- Communication: Data scientists then use visualization techniques to present the technical findings and their observations to stakeholders in a way that is clearly understandable.
Essential Data Science Skills
To become a data scientist, you need extensive knowledge and skills in the following areas: machine learning algorithms, statistics, mathematics, programming, and data visualization. Fundamentally, effective data scientists excel in two core areas: strong math/statistical modeling skills and computer science/programming.
Prospective MDS@Rice students should possess strong math and statistical skills but will learn computer science and programming.
Essential skills necessary to build a rewarding career in data science include:
- Computer science – how computers and communications systems work.
- Advanced mathematics and statistics – foundational knowledge in applied mathematics that helps you effectively collect, organize, analyze, interpret and present data, form hypotheses, and create models.
- Data processing – how to develop strategy and use software for generating, collecting, and consuming data.
- Statistical analysis and modeling – using mathematical models to assess, understand and make predictions about data.
- Machine learning – how algorithms work and how to use them in programming so that a computer can make classifications, predictions, or uncover insights and learn and improve without direction.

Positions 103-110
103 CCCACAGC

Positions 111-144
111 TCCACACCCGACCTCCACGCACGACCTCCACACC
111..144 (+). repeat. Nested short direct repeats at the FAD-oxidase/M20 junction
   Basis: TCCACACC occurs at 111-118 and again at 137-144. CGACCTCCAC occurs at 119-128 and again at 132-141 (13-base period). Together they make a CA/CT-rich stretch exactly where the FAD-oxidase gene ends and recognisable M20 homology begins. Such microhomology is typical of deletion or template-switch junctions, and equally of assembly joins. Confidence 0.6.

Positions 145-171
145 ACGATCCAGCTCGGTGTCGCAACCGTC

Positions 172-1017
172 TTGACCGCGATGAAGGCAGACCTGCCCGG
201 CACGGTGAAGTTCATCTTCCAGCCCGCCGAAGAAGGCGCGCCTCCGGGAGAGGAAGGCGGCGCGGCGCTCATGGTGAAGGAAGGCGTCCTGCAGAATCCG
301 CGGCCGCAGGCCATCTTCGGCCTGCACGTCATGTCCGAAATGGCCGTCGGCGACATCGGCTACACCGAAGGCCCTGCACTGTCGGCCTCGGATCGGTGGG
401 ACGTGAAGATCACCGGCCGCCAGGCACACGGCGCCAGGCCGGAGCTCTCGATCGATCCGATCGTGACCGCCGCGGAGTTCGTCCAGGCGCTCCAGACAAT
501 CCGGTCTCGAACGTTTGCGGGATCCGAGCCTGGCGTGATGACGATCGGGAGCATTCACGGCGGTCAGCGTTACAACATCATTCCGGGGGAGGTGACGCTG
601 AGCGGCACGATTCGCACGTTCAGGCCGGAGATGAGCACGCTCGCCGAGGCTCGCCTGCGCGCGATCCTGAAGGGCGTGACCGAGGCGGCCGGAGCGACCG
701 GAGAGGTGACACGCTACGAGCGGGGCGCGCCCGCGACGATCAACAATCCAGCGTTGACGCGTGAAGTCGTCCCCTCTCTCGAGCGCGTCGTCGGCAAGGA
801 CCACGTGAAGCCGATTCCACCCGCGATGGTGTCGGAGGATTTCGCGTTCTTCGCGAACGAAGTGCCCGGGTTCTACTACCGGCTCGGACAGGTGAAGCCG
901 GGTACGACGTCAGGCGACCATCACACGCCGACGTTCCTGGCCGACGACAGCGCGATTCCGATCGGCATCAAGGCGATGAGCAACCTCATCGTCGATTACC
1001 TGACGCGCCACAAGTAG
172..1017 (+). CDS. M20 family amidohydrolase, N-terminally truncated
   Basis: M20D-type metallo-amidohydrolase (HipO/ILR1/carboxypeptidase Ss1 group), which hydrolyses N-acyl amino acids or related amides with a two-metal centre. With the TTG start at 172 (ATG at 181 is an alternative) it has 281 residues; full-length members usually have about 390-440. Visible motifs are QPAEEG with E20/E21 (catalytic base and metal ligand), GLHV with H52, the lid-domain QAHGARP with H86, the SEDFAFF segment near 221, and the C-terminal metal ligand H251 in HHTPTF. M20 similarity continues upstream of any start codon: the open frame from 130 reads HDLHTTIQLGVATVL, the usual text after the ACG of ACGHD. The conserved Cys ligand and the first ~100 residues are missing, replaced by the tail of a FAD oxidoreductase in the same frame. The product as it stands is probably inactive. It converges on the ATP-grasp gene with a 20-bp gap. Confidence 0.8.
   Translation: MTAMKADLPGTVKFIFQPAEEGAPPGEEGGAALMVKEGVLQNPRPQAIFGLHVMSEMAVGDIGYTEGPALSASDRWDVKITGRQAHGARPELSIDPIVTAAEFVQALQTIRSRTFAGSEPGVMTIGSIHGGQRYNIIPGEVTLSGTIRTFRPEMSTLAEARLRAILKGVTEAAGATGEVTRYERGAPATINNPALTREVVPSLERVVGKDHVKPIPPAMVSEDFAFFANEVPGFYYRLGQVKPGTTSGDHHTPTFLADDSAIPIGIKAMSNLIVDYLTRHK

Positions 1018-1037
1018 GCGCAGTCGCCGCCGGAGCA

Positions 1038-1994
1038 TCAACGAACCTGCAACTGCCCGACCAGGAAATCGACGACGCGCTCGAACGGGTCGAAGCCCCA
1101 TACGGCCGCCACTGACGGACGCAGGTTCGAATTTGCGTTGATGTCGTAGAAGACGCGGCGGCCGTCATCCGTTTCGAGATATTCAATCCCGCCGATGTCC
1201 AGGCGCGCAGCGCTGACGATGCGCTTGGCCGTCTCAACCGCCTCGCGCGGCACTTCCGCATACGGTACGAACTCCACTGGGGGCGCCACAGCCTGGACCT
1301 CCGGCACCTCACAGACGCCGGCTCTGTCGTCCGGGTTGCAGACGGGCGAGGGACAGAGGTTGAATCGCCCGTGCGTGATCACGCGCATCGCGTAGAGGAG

- Data visualization – how to graphically represent data in charts, graphs, and other visualizations to make data understandable to others.
- Effective communication and presentation skills – how to clearly convey to a non-technical audience the insight and importance of the information that the data represents.
Rapid Innovation Will Require Evolving Skill Sets
Foundational skills help increase your confidence in data science leadership. But rapid innovation and digital transformation across all industries mean you’ll need to keep your technical skills current and your business skills —like problem-solving, critical thinking, and communication — sharp in order to drive your career development and success. Data science is a versatile and rewarding career for data scientists who, on a day-to-day basis, leverage a variety of skills.
Rapid developments in technologies and data science tools mean that data scientists need to have critical thinking skills that will help them learn as they develop their careers. The role of the data scientist is one of constant learning, from keeping current on software updates and data science research to learning new approaches to problem-solving.
Specialization Skills Are Becoming Increasingly Important for Data Scientists
Take your pick of any industry and you’ll find a place as a data scientist. Mastering particular specialization skills can help you stand out in the field and establish yourself as an exceptional data scientist in a specific industry. The MDS@Rice degree program includes specialty electives like ethics in data science, deep learning and network science, image processing and medical imaging, cybersecurity, and data-driven marketing, finance, and operations management. Plus, you can choose a career specialization in business analytics or machine learning to enhance your career opportunities.
Starting a Career in Data Science
The demand for skilled data scientists is on the rise. Ready to start a career in data science or propel your current career further? Adding a master’s degree in data science from Rice University can help you reach those goals. MDS@Rice offers engaging and multidisciplinary instruction, the opportunity to customize your academics with an industry-specific focus, and hands-on technical skill development in online or on-campus formats. Get a superior data science education that will launch your career. Learn more about MDS@Rice.